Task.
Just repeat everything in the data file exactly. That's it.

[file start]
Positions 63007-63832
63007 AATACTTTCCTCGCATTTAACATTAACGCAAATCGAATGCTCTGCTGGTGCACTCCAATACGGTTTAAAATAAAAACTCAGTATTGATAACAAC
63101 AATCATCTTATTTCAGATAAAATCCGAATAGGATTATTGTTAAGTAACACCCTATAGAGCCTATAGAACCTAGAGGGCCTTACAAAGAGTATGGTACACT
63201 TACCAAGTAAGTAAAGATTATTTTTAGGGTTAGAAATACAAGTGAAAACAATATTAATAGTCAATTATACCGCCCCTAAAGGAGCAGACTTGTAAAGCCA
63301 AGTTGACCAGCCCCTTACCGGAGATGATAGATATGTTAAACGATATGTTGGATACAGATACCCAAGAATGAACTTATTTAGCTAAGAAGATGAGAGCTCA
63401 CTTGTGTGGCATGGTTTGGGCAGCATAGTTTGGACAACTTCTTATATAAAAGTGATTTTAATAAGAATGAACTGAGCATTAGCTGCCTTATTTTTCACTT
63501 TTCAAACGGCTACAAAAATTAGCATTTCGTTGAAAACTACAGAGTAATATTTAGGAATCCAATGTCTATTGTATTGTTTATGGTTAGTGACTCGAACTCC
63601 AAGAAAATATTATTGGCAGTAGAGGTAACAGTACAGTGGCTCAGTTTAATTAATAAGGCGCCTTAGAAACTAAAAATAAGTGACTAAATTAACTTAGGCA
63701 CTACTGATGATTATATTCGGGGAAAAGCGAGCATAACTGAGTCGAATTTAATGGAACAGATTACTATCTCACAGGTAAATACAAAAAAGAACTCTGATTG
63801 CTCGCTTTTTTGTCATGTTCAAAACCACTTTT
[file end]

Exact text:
Positions 63007-63832
63007 AATACTTTCCTCGCATTTAACATTAACGCAAATCGAATGCTCTGCTGGTGCACTCCAATACGGTTTAAAATAAAAACTCAGTATTGATAACAAC
63101 AATCATCTTATTTCAGATAAAATCCGAATAGGATTATTGTTAAGTAACACCCTATAGAGCCTATAGAACCTAGAGGGCCTTACAAAGAGTATGGTACACT
63201 TACCAAGTAAGTAAAGATTATTTTTAGGGTTAGAAATACAAGTGAAAACAATATTAATAGTCAATTATACCGCCCCTAAAGGAGCAGACTTGTAAAGCCA
63301 AGTTGACCAGCCCCTTACCGGAGATGATAGATATGTTAAACGATATGTTGGATACAGATACCCAAGAATGAACTTATTTAGCTAAGAAGATGAGAGCTCA
63401 CTTGTGTGGCATGGTTTGGGCAGCATAGTTTGGACAACTTCTTATATAAAAGTGATTTTAATAAGAATGAACTGAGCATTAGCTGCCTTATTTTTCACTT
63501 TTCAAACGGCTACAAAAATTAGCATTTCGTTGAAAACTACAGAGTAATATTTAGGAATCCAATGTCTATTGTATTGTTTATGGTTAGTGACTCGAACTCC
63601 AAGAAAATATTATTGGCAGTAGAGGTAACAGTACAGTGGCTCAGTTTAATTAATAAGGCGCCTTAGAAACTAAAAATAAGTGACTAAATTAACTTAGGCA
63701 CTACTGATGATTATATTCGGGGAAAAGCGAGCATAACTGAGTCGAATTTAATGGAACAGATTACTATCTCACAGGTAAATACAAAAAAGAACTCTGATTG
63801 CTCGCTTTTTTGTCATGTTCAAAACCACTTTT